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In Support of Teachers

Updated on October 8, 2012

Good Teachers are golden!

Something's happened to education in the U.S. - and it's not good. As nearly everyone knows, our country has slipped in the ratings against other nations, badly. We used to be number one, or close to it, in most every category - but no longer.

What's happened? A lot of things. Lack of funding (including an out-dated reliance on property taxes that results in rich districts getting richer in terms of support for school and poor districts getting poorer); lay-offs and cutbacks in the number of teachers, schools and classes; larger class sizes (yes, that does make a difference); limits on curriculum (focusing on a few 'basic' tasks and eliminating or severely curtailing what are now termed 'luxuries,' even though a broad-based education is essential in any field; and excessive stress on test scores which, as it is turning out, neither prove that a specific teacher is 'good' or that a particular student is 'bad' (scores only tell how well a student learns/is taught regarding what's on a particular test.

The above points can all be debated and countered. What can't be denied is that a really good teacher is worth a whole lot more than we're paying at the moment. Cutting federal funds only leads to state and local lay-offs of teachers (someone in our own family being one of those persons).

When I think of great teachers, I think of my high school college prep instructor. She taught for eight years at the University of Illinois in Champaign-Urbana, but left that position (and tenure, I suspect) in order to return to her alma mater high school to teach. Why? Because, as she said, she was tired of dealing with college frosh who couldn't read or write well, and decided someone had to change that scenario. So, back to good old FHS came . . . let's call her Ms. Noteworthy.

The assignment I remember best in our senior English class was a term paper, not a long one - just 15 pages or so, with an outline. Ms. Noteworthy asked us to pick a topic, one we had an interest in, and write a theme sentence for the paper - which she then individually reviewed and approved. Then we were to produce an outline, based on her specifications. So I wrote a rough draft of an outline over the weekend and brought it in on Monday morning, prepared to present it and get to work on the paper itself.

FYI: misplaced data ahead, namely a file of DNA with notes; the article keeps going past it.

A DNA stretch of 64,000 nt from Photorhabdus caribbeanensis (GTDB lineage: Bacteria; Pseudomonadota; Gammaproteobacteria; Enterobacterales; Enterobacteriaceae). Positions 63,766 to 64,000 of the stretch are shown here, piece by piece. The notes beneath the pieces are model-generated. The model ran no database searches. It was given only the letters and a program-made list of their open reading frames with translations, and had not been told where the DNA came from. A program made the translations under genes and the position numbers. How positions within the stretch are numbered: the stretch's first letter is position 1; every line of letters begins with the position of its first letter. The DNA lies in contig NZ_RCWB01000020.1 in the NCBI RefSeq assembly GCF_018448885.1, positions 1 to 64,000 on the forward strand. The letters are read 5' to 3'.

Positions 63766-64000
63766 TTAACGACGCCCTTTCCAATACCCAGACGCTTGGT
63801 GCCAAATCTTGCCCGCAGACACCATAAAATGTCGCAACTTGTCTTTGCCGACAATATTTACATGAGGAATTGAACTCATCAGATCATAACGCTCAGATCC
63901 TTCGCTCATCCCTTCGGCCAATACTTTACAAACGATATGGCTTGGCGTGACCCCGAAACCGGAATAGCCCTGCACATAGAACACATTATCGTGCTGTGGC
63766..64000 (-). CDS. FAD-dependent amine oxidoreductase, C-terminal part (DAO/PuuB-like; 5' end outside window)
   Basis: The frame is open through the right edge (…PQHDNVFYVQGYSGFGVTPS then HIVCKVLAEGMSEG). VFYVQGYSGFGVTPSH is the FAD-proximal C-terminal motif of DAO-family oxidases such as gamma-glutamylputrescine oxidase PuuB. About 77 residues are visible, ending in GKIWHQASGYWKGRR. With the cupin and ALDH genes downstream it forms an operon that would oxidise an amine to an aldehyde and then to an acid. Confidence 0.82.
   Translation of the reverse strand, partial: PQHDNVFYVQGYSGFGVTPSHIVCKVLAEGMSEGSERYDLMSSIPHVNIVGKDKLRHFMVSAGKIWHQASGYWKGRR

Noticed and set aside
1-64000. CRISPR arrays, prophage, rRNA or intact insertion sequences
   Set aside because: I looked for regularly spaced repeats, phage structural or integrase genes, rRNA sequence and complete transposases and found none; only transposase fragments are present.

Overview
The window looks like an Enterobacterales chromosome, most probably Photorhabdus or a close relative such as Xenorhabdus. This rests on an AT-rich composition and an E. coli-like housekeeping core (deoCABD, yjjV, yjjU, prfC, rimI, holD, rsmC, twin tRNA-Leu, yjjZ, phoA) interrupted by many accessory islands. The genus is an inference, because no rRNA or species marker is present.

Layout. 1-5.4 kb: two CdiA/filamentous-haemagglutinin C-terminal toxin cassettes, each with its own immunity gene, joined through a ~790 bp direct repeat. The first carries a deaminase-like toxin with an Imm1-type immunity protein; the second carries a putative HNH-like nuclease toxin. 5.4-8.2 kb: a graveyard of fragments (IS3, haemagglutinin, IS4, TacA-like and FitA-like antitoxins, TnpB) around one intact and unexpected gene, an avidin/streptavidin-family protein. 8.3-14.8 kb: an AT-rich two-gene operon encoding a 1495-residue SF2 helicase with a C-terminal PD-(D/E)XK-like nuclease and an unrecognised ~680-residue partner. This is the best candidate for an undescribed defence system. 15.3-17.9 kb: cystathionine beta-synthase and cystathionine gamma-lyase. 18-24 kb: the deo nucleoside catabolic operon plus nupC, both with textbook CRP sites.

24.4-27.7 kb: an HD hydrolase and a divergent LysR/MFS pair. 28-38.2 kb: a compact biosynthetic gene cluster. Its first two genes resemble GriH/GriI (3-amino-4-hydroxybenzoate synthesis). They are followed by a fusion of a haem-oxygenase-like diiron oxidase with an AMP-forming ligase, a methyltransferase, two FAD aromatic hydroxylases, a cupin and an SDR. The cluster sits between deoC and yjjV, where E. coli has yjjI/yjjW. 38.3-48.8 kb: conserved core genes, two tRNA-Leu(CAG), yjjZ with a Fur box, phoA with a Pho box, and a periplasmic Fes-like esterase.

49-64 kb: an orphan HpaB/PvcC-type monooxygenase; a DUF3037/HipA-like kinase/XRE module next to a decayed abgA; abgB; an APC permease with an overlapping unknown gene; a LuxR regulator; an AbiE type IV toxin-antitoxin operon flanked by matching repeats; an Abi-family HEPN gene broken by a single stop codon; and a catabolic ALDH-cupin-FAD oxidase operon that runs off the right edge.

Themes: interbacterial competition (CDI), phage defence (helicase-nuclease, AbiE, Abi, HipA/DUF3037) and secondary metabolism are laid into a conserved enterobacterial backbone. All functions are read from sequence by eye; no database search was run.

One by one, Ms. Noteworthy called each of us in alphabetical order to her desk, where she looked over each outline. Most students did well; a few did not. I was one of them. When I approached her desk, without looking up from the book she was reading, she simply put out her hand. I placed the sheet with my outline in it, and she took a brief look and handed it back to me.

"Ms. Noteworthy" I said, "is it okay?" No answer, so I asked again. Still no answer, so I ventured a third try. That time she looked at me and said, "Go sit down and think about it. It will come to you." Then she went back to her reading. I sat down at my desk and stared at my theme sentence and the dozen or so points beneath it, and for perhaps ten minutes nothing clicked. Then, suddenly, it all came clear: I had written one word or phrase for each point in the outline, but an outline needed to be stated in complete sentences!

I corrected my work, showed it to Ms. Noteworthy again, received her approving nod and eventually got an 'A' on my paper and went on to get a lot more of them in college and graduate school.

Now, why did Ms. Noteworthy succeed as a great teacher in my opinion? Not because of standardized test scores, or emphasis on math and science (I nearly failed both), but because our school district thought well enough of her to pay her a living wage - and she had enough faith in her students to be tough, really tough - with high standards and expectations.

When I went to elementary school years before, we were supplied with paper and pencils, art materials and current textbooks. Now most schools can't afford to offer any of that, let alone pay teachers what they deserve if they are really, really good.

It's time we figured out a better way to fund all schools - public and private - and take some of the burden off parents and others (rather than depending on property tax increases, which nowadays routinely get voted down) by cooperative funding through federal, state and local sources. It's also time we found a way to identify truly good teachers (and those who have the potential to be good) and pay them what they deserve.

It's often said that children are the future of tomorrow. But that future will be dim for the U.S. unless we all pull together and equip our youth with the kind of quality education I know is possible.


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